Recovering a photorealistic face from an artistic portrait is a challenging task since crucial facial details are often distorted or completely lost in artistic compositions. To handle this loss, we propose an Attribute-guided Face Recovery from Portraits (AFRP) that utilizes a Face Recovery Network (FRN) and a Discriminative Network (DN). FRN consists of an autoencoder with residual block-embedded skip-connections and incorporates facial attribute vectors into the feature maps of input portraits at the bottleneck of the autoencoder. DN has multiple convolutional and fully-connected layers, and its role is to enforce FRN to generate authentic face images with corresponding facial attributes dictated by the input attribute vectors. %Leveraging on the spatial transformer networks, FRN automatically compensates for misalignments of portraits. % and generates aligned face images. For the preservation of identities, we impose the recovered and ground-truth faces to share similar visual features. Specifically, DN determines whether the recovered image looks like a real face and checks if the facial attributes extracted from the recovered image are consistent with given attributes. %Our method can recover high-quality photorealistic faces from unaligned portraits while preserving the identity of the face images as well as it can reconstruct a photorealistic face image with a desired set of attributes. Our method can recover photorealistic identity-preserving faces with desired attributes from unseen stylized portraits, artistic paintings, and hand-drawn sketches. On large-scale synthesized and sketch datasets, we demonstrate that our face recovery method achieves state-of-the-art results.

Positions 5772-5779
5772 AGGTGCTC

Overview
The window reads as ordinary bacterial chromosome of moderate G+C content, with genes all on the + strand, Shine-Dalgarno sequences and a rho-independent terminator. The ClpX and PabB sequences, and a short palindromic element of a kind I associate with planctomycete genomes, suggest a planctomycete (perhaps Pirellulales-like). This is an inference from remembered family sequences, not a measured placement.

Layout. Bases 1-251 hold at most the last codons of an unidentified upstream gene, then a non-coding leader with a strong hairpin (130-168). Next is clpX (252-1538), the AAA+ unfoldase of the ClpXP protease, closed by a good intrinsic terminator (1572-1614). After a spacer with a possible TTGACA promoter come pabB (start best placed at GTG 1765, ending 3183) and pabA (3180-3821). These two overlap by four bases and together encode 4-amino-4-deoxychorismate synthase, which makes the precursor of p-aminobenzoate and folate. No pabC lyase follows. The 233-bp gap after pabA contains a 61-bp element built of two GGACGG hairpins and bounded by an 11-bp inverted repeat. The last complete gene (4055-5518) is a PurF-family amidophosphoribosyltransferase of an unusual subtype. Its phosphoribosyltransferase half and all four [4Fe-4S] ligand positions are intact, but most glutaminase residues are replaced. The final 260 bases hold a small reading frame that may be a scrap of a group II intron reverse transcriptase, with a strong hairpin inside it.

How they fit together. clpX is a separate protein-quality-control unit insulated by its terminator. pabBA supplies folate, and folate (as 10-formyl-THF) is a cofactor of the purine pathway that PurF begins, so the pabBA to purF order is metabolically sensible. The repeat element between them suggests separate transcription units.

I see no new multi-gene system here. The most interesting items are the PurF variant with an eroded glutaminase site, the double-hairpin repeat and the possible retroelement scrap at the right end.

* 2019 IEEE Winter Conference on Applications of Computer Vision (WACV)